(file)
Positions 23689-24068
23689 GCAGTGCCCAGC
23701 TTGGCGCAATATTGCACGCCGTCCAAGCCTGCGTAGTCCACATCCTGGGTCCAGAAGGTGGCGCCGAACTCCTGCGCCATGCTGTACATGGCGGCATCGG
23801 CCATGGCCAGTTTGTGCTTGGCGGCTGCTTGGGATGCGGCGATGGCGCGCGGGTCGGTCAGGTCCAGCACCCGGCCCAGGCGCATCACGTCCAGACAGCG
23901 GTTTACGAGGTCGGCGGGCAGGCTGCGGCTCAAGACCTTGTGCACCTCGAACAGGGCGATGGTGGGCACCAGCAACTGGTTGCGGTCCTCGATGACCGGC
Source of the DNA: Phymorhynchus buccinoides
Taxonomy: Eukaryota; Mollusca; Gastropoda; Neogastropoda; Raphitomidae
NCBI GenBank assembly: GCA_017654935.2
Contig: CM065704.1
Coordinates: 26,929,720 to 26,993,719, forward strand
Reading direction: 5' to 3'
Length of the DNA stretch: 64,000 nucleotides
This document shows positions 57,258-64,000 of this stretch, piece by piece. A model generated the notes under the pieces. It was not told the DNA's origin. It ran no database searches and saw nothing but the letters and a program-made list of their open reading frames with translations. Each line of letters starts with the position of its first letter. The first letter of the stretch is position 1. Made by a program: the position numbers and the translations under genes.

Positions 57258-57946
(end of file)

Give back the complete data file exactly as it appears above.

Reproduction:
Positions 23689-24068
23689 GCAGTGCCCAGC
23701 TTGGCGCAATATTGCACGCCGTCCAAGCCTGCGTAGTCCACATCCTGGGTCCAGAAGGTGGCGCCGAACTCCTGCGCCATGCTGTACATGGCGGCATCGG
23801 CCATGGCCAGTTTGTGCTTGGCGGCTGCTTGGGATGCGGCGATGGCGCGCGGGTCGGTCAGGTCCAGCACCCGGCCCAGGCGCATCACGTCCAGACAGCG
23901 GTTTACGAGGTCGGCGGGCAGGCTGCGGCTCAAGACCTTGTGCACCTCGAACAGGGCGATGGTGGGCACCAGCAACTGGTTGCGGTCCTCGATGACCGGC
Source of the DNA: Phymorhynchus buccinoides
Taxonomy: Eukaryota; Mollusca; Gastropoda; Neogastropoda; Raphitomidae
NCBI GenBank assembly: GCA_017654935.2
Contig: CM065704.1
Coordinates: 26,929,720 to 26,993,719, forward strand
Reading direction: 5' to 3'
Length of the DNA stretch: 64,000 nucleotides
This document shows positions 57,258-64,000 of this stretch, piece by piece. A model generated the notes under the pieces. It was not told the DNA's origin. It ran no database searches and saw nothing but the letters and a program-made list of their open reading frames with translations. Each line of letters starts with the position of its first letter. The first letter of the stretch is position 1. Made by a program: the position numbers and the translations under genes.

Positions 57258-57946